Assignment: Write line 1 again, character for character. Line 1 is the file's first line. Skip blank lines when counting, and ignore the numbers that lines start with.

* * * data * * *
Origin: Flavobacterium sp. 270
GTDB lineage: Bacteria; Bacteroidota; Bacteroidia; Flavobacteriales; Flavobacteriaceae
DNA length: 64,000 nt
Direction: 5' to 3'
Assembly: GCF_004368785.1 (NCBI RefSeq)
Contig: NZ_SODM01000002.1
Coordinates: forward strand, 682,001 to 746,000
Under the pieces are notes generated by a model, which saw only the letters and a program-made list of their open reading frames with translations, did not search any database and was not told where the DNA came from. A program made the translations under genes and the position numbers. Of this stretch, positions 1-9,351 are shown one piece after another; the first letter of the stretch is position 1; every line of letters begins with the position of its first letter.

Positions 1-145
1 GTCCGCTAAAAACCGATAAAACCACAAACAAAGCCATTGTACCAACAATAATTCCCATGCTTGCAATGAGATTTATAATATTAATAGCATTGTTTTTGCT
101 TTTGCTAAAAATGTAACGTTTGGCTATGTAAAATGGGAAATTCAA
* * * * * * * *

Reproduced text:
Origin: Flavobacterium sp. 270